Showtime Portrait Of A Genius: Roger Ailes And The Rise Of Fox News

In Showtime’s long-awaited miniseries about Roger Ailes, he is portrayed as a media lion -- roaring one minute and speaking softly the next, while also begging, cursing, berating, cajoling and motivating colleagues and underlings.

In short, Showtime’s “The Loudest Voice” is the portrait of a genius. And like other geniuses throughout history, Ailes was flawed.

As portrayed here by Russell Crowe, Ailes could be temperamental, stubborn, vengeful and egotistical.

He possessed clearly sexist attitudes that were unfortunately de rigueur for many men in positions of power in most of the decades in which he honed his career as a television producer and then media consultant for presidential candidates.

His attitudes and behaviors toward women, such as his insistence that the female anchorwomen at Fox News Channel dress in skirts rather than pants so that their legs would be visible, are on ample display in this seven-part miniseries.



His oblique but suggestive hinting to some job applicants that granting him certain unspecified sexual favors would improve the likelihood of their being hired is also dramatized. Certainly, no miniseries about the life and career of Roger Ailes could accurately tell his story without including these ignoble incidents.

In “The Loudest Voice,” his penchant for lewd behavior lives side by side within the same complicated personality as his genius for envisioning a cable news channel that would address and reflect the political, cultural and social viewpoints of right-leaning Americans who Ailes felt were not served by any national television media at the time, the mid-1990s.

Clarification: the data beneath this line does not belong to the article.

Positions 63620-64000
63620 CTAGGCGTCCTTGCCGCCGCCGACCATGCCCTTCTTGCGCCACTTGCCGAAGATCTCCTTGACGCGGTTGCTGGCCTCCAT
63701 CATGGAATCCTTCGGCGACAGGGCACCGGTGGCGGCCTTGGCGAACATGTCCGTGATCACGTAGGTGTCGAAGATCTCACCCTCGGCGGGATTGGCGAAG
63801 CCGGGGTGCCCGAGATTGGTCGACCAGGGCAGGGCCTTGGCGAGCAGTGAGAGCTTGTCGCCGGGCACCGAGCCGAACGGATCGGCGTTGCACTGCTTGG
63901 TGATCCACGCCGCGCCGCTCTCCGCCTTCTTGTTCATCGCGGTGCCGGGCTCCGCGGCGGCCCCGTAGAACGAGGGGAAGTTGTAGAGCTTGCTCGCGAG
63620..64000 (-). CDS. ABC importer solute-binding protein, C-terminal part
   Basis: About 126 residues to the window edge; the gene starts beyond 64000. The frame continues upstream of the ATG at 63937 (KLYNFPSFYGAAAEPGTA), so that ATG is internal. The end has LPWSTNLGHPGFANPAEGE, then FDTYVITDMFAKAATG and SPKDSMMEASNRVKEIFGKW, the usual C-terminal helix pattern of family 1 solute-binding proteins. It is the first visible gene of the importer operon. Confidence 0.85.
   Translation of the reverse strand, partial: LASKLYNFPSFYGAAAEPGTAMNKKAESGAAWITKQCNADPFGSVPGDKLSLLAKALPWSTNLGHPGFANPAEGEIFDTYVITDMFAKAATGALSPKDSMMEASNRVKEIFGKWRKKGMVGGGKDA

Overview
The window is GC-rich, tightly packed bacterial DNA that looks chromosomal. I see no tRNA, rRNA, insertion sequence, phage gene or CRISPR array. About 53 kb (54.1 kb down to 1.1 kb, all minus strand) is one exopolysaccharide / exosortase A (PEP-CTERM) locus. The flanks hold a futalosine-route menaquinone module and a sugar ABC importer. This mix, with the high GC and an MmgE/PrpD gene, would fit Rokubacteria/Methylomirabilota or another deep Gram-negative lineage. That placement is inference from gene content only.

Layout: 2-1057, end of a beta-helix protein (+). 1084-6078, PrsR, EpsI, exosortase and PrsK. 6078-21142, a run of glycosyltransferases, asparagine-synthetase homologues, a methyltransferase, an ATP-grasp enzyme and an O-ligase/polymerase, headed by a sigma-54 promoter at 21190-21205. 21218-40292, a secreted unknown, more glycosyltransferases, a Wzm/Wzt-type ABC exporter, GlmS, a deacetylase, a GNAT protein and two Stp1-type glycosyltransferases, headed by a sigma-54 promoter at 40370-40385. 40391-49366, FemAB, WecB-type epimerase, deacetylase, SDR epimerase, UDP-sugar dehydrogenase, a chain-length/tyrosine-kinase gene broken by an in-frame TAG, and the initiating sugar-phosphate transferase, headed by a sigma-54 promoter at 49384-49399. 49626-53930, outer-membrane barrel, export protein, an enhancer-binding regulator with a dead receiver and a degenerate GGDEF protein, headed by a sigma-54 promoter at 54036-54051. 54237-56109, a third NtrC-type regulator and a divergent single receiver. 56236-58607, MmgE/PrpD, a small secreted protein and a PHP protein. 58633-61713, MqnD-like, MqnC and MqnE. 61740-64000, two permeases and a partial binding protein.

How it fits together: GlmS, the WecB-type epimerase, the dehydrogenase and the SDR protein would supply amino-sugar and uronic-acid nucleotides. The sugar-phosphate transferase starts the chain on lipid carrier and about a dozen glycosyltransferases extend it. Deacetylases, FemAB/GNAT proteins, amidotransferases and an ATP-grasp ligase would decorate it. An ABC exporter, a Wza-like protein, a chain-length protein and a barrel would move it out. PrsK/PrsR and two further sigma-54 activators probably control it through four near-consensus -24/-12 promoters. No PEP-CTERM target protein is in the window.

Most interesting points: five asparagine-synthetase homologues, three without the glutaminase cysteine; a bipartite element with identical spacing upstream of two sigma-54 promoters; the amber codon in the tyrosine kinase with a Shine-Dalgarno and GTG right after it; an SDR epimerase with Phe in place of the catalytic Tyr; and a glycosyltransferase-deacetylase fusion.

In pushing for the realization of his new idea for a news channel that would report the news, but also adopt a distinct political point of view in its lineup of prime-time talk shows, Ailes faced the same kind of pushback that innovators throughout history have always faced when they intend to change the status quo.

To counteract the naysayers within Rupert Murdoch's News Corp. (including sometimes Murdoch himself), Ailes had to adopt a tough, blunt-spoken, take-no-prisoners attitude. Predictably, some people disliked him intensely, while others remained loyal to him throughout his career.

The truth is that Roger Ailes did something that few people in the history of television ever succeeded in doing. He launched a new network from the ground up that adopted an attitude and point of view that had never been attempted before in the television business, and built it into a business that came to be worth billions and employed hundreds.

In the process, he gave voice to the viewpoints of millions of Americans who felt underserved (if not under-appreciated and totally disrespected) by virtually all other national news media.

For better or worse, the success of the news channel he invented spurred Fox’s competitors to slant their own content toward conformity with the viewpoints held by their own audiences, resulting in the Right vs. Left biases that today characterize all “news” coverage on cable TV, especially during prime-time hours.

There are many who consider Roger Ailes to have been some kind of Great Satan of cable news. But as this Showtime miniseries clearly demonstrates, the man was not a Satan but a genius who brought a passion to our national politics that had long been missing.

“The Loudest Voice” premieres Sunday (June 30) at 10 p.m. Eastern on Showtime.

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